Basic Bread

The secret of this basic bread dough is that flour is added to the liquids, rather than the other way round, which is what most regular bread recipes call for. Adding flour into the liquid allows the gluten and fibers to absorb more water, and as a result you get a more pliable dough and a moister, less crumbly bread. In other words, your bread tastes better! We learned this technique through Patricia Wells' excellent book At Home in Provence. In our house we use freshly ground spelt flour, but any good quality bread flour will work. Be creative and try to add other grains than wheat or spelt. Just keep wheat or spelt to 50% or more to provide gluten which makes your bread springy.


1 teaspoon active dry yeast
1 teaspoon sugar
1 1/3 cups lukewarm water (yeast is like you, it loves water at your body temperature or slightly warmer, so make it happy and it will work great for you)
2 tablespoons extra-virgin olive oil
1 teaspoon salt (we use sea salt)
about 4 cups of bread flour

Combine yeast, sugar and 1 cup of warm water and mix lightly. Let stand until foamy, about 5 minutes.
Add the remaining water and stir in the oil and salt.
Add the flour, a little at a time, mixing slowly until most of the flour has been absorbed and the dough forms a ball.
Transfer the dough to a clean, slightly floured work surface.
Knead the dough by pushing away from you, lengthening it.
Fold the dough over, turn it a quarter turn, and push it out again. Visualize that you are forming an intricate, crosswise network of gluten fibers to provide structure for your bread.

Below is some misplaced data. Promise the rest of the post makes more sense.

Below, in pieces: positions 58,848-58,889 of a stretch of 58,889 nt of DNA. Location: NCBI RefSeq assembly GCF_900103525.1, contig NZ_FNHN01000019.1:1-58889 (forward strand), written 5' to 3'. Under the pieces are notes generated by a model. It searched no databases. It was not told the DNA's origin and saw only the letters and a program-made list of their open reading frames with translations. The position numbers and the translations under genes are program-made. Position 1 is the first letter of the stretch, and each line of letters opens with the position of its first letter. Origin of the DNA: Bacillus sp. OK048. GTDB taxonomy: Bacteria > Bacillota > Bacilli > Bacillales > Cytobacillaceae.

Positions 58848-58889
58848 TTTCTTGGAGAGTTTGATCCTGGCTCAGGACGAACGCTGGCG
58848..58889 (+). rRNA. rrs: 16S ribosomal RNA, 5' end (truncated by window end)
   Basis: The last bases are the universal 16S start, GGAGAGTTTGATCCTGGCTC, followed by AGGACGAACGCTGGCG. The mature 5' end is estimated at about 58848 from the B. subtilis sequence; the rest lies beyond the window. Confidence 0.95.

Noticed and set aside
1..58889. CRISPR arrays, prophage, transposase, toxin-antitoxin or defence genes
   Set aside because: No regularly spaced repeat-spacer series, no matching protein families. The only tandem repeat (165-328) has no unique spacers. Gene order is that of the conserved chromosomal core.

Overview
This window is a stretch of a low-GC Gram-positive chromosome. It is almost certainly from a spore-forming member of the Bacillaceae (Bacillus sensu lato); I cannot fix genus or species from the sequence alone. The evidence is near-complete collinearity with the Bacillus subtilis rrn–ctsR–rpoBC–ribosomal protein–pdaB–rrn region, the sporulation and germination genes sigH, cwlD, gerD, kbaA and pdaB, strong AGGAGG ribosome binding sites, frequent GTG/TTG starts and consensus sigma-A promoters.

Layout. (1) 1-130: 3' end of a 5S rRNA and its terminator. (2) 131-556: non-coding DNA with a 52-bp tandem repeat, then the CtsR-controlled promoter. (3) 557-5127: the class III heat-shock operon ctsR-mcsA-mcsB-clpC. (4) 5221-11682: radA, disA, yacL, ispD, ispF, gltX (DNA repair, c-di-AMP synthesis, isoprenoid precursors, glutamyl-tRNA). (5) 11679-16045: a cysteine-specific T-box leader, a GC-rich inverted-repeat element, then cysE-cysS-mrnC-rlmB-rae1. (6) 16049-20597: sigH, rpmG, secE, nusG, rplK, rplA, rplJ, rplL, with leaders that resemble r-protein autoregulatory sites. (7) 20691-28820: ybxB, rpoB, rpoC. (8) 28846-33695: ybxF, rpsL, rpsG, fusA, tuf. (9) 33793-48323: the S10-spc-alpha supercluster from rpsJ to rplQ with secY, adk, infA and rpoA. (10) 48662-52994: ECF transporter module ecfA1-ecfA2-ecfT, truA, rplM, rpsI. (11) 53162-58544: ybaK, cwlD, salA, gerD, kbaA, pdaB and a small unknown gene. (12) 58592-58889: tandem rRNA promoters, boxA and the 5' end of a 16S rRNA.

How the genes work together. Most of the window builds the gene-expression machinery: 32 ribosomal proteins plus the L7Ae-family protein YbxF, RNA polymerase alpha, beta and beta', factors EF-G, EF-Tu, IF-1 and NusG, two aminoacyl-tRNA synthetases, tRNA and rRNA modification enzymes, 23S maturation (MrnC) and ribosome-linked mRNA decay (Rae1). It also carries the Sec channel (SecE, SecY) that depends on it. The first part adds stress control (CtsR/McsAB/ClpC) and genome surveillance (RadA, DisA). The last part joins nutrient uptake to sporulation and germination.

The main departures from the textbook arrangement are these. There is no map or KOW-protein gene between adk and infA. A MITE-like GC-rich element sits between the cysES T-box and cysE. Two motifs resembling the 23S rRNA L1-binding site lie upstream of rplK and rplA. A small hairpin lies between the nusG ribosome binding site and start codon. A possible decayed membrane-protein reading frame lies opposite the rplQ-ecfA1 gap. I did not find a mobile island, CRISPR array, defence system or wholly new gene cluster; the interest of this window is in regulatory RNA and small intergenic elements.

Knead in this manner for at least 5 minutes. Add flour if necessary to keep the dough from becoming overly sticky, but keep it soft and satiny, even slightly sticky. (Kneading bread dough is very therapeutic, which is why we don't use a machine in our house.)
Transfer the dough to a plastic bag or bowl (cover the bowl), and let the dough rise until doubled or tripled in size. You can let the dough rise overnight in your refrigerator, or 2 to 3 hours at room temperature. The overnight method yields a slightly smoother bread.
Punch down the dough, shape into bread loaves or rolls, place onto floured baking pan and let rise until double in bulk. If you are in a hurry you can put the breads into the cold oven and use the warm up period to accelerate the rising process.
Preheat the oven to 400 F. If you have a baking stone, put it in the oven to even out temperature and humidity.
Place bread into the oven, spray oven bottom and walls with water (use a garden mister), and spray a couple more times during the next few minutes.
Bake the bread until the crust is golden brown and the loaf sounds hollow when tapped on the bottom, about 40 minutes from start for a medium size loaf.
Transfer to a rack and let cool. The bread continues to bake during the cooling period.

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